2017 River Valley Shelter for Battered Women & Children, Inc.

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Safety while living with abuser:

  • Identify your partner’s use and level of force so that you can assess the risk of physical danger to you and your children before it occurs.

  • Identify safe areas of the house where there are no weapons and there are ways to escape. If arguments occur, try to move to those areas.

  • Don’t run to where the children are, as your partner may hurt them as well.

  • If violence is unavoidable, make yourself a small target. Dive into a corner and curl up into a ball with your face protected and arms around each side of your head, fingers entwined.

  • If possible, have a phone accessible at all times and know what numbers to call for help. Know where the nearest public phone is located. Know the phone number to your local shelter. If your life is in danger, call the police.

  • Let trusted friends and neighbors know of your situation and develop a plan and visual signal for when you need help.

  • Teach your children how to get help. Instruct them not to get involved in the violence between you and your partner. Plan a code word to signal to them that they should get help or leave the house.

  • Tell your children that violence is never right, even when someone they love is being violent. Tell them that neither you, nor they, are at fault or are the cause of the violence, and that when anyone is being violent, it is important to stay safe.

  • Practice how to get out safely. Practice with your children.

  • Plan for what you will do if your children tells your partner of your plan or if your partner otherwise finds out about your plan.

  • Keep weapons like guns and knives locked away and as inaccessible as possible.

  • Make a habit of backing the car into the driveway and keeping it fueled. Keep the driver’s door unlocked and others locked — for a quick escape.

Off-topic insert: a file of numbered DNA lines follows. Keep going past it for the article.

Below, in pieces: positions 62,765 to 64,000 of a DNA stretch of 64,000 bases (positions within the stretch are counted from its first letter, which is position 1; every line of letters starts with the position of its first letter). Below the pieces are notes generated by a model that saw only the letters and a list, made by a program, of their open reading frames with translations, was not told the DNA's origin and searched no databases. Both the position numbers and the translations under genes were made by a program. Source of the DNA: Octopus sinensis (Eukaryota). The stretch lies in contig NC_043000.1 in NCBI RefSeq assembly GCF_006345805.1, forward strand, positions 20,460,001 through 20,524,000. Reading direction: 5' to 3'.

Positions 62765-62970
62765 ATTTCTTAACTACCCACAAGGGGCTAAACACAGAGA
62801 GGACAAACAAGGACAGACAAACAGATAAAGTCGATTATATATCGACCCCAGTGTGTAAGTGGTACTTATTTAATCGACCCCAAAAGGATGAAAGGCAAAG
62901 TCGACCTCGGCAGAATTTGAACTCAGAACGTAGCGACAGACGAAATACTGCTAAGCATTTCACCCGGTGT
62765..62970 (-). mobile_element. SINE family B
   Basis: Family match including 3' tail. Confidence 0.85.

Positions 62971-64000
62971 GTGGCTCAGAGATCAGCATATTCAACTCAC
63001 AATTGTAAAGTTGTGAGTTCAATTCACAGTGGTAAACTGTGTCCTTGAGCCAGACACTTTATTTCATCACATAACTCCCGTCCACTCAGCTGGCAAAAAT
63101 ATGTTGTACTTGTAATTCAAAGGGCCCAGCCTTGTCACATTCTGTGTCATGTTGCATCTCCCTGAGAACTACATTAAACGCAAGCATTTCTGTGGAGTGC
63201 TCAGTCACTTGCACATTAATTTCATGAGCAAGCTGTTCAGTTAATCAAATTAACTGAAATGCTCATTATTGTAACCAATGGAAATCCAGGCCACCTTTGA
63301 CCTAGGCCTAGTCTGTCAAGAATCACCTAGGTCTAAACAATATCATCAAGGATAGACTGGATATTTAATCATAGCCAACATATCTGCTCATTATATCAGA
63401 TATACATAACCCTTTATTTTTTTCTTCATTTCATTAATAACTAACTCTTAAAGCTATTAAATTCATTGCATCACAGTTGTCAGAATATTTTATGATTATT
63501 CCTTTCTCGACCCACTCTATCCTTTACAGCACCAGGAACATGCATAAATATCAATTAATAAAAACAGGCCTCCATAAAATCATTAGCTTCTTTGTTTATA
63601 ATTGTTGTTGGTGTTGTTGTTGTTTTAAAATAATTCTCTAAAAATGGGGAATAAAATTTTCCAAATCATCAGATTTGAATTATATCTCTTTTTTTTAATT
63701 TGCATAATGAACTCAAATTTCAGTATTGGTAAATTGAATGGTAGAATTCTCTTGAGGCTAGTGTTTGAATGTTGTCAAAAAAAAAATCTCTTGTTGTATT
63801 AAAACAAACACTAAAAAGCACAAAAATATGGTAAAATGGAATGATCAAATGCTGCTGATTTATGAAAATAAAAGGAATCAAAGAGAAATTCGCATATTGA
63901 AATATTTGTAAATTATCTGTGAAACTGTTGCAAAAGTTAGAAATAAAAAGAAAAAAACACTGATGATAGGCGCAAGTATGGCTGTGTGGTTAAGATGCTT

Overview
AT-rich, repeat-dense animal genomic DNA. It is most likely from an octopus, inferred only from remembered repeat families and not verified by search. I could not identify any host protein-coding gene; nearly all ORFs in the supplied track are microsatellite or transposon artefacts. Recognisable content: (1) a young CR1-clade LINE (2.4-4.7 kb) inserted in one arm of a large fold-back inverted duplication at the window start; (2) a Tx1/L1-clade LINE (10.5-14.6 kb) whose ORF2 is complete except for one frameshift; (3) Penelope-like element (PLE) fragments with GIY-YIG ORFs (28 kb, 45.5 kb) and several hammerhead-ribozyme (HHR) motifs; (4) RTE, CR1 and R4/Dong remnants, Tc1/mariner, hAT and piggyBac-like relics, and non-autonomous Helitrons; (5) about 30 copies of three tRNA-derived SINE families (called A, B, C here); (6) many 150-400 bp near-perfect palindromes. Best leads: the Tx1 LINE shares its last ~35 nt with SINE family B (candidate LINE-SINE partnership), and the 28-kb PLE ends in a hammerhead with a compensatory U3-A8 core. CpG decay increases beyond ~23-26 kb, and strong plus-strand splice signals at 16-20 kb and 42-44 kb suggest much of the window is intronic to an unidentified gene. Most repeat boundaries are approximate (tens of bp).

• Try not to wear scarves or long jewelry that could be used to strangle you.

  • Create several plausible reasons for leaving the house at different times of the day or night.

Preparing to Leave Planning:

Because violence could escalate when someone tries to leave, here are some things to keep in mind before you leave:

  • Keep any evidence of physical abuse, such as pictures of injuries.

  • Keep a journal of all violent incidences, noting dates, events and threats made, if possible. Keep your journal in a safe place.

  • Know where you can go to get help. Tell someone what is happening to you.

  • If you are injured, go to a doctor or an emergency room and report what happened to you. Ask that they document your visit.

  • Plan with your children and identify a safe place for them, like a room with a lock or a friend’s house where they can go for help. Reassure them that their job is to stay safe, not to protect you.

  • Contact your local shelter and find out about laws and other resources available to you before you have to use them during a crisis. WomensLaw.org has state by state legal information.

  • Acquire job skills or take courses at a community college as you can.

  • Try to set money aside or ask friends or family members to hold money for you.

 

Safety with Children:

 

If you are in an abusive relationship, a safety plan should include ways that your children can stay safe when violence is happening in your home. It’s key to remember that if the violence is escalating, you should avoid running to the children because your partner may hurt them as well